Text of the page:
How cheap Laptop keyboards can get...
Here a dissection of a chiclet Keyboard from a recent Toshiba consumer laptop - it was spoiled with some milky coffee and some keys had stopped working a few hours later. It usually doesn´t take too long before corrosion happens on the keyboard circuits and in this case - to worsen things - the owner did not take any countermeasures beyond cleaning the superficial coffee (although I doubt it could have helped much here, as the strong capillary forces between the keyboard foils will always retain some of the liquid between them). In some cases faulty laptop keyboards can be repaired and I honestly expected this one to be repairable, too.
At first I checked if the buttons can be removed without damaging the scissor-switches below -> The keyboard clearly passed this test.
Although I used some good tweezers here, getting all buttons off was an annoying and time consuming task...I doubt that many people out there are doing things like that in their leisure time - feel free to drop me some lines in the comments below, if you are one of them *smile*.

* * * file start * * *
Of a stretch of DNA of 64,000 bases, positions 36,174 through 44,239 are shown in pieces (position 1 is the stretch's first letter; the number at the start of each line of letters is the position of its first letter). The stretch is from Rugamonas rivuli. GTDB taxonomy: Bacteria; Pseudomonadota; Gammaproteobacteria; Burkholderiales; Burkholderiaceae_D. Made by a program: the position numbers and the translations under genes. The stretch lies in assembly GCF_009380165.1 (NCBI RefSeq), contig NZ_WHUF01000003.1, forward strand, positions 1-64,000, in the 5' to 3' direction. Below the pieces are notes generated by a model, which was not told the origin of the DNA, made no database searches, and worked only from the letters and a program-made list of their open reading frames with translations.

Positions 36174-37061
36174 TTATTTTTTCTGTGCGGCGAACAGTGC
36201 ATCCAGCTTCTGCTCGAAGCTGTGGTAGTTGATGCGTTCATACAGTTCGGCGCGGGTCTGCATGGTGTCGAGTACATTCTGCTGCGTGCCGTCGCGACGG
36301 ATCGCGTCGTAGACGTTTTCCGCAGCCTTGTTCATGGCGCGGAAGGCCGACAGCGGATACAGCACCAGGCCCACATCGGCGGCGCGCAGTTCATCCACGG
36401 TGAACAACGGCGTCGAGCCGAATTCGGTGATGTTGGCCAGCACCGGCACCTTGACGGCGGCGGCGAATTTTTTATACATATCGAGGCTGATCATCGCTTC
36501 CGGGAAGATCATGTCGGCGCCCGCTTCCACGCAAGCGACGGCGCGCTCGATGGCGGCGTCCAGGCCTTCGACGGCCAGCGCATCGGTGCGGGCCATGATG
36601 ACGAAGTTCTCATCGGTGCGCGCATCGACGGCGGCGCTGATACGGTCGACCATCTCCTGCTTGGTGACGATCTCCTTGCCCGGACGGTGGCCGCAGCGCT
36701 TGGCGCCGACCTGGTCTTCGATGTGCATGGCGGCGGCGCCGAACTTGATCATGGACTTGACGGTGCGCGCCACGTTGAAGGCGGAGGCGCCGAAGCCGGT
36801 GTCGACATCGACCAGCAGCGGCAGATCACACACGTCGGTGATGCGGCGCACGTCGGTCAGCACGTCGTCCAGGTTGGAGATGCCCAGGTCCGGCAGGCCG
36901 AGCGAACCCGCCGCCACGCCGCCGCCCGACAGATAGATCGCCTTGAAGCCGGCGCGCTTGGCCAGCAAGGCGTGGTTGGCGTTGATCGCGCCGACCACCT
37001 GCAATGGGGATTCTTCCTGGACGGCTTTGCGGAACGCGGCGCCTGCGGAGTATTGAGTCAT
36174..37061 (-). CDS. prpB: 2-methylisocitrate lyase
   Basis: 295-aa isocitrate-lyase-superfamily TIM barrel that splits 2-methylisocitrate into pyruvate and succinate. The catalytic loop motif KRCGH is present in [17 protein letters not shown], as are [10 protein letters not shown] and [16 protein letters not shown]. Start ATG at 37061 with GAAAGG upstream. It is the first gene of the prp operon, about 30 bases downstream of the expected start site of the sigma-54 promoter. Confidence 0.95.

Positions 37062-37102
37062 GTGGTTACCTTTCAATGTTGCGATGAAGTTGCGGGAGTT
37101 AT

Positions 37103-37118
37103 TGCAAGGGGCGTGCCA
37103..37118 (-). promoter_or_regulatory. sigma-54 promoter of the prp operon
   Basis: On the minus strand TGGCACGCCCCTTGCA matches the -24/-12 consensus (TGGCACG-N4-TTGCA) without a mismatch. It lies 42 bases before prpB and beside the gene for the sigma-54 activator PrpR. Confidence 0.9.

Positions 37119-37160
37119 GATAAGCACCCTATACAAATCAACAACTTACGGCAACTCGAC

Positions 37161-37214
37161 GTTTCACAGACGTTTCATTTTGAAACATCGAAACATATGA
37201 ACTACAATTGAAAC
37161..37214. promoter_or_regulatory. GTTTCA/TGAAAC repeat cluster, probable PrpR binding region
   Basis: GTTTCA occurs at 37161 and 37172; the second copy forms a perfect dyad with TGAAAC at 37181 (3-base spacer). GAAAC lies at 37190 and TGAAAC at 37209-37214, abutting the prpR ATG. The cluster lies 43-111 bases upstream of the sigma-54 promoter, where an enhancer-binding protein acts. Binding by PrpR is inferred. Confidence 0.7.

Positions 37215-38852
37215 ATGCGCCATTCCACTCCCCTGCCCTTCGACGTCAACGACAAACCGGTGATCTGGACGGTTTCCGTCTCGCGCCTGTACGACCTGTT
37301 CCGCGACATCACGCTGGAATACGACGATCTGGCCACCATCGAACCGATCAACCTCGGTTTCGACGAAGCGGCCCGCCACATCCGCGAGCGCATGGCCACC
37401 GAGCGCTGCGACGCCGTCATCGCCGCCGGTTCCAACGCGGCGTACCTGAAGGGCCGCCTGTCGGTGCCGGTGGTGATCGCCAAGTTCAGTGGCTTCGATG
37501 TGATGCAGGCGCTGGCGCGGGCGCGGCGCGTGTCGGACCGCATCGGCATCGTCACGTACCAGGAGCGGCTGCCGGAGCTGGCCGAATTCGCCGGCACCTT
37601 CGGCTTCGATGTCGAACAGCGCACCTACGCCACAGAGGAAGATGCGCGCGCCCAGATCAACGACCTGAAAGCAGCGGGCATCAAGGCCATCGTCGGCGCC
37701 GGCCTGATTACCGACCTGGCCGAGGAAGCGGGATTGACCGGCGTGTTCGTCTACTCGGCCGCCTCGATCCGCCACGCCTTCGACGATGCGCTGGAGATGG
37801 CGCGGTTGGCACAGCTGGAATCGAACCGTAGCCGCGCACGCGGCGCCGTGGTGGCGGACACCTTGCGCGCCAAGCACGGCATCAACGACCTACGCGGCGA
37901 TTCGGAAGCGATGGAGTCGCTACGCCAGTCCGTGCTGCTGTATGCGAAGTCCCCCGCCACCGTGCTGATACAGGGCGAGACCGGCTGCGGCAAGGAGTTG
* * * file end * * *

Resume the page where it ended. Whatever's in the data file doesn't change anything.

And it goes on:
I also had in mind to clean the keys afterwards - I usually prefer soapwater or some wash cycles in the washing machine (of course you have to place the keys in an old sock for that...).
This is where the problems began - plastic parts holding the keyboard foils to the much-to-flexible aluminum base - but who was I if this could stop me...
With the help of my trusty guitar picks...I worked my way through.
And this is where I had to stop. The foils where not only glued together (I could have solved this problem with a heatgun...). The manufacturer also decided to fix them together by melting - thus I had to give it up, finally.
Here you see the original damage (there is still some liquid coffee inside which will cause corrosion to continue for some time...).
Sometimes - especially in more valuable keyboards, you can separate the three to four keyboard foils (two circuit foils separated by a spacer and an optional cover foil) and clean them. With the help of a multimeter you can then find the faulty traces and repair them with some conducting silver ink. Maybe next time, greetings,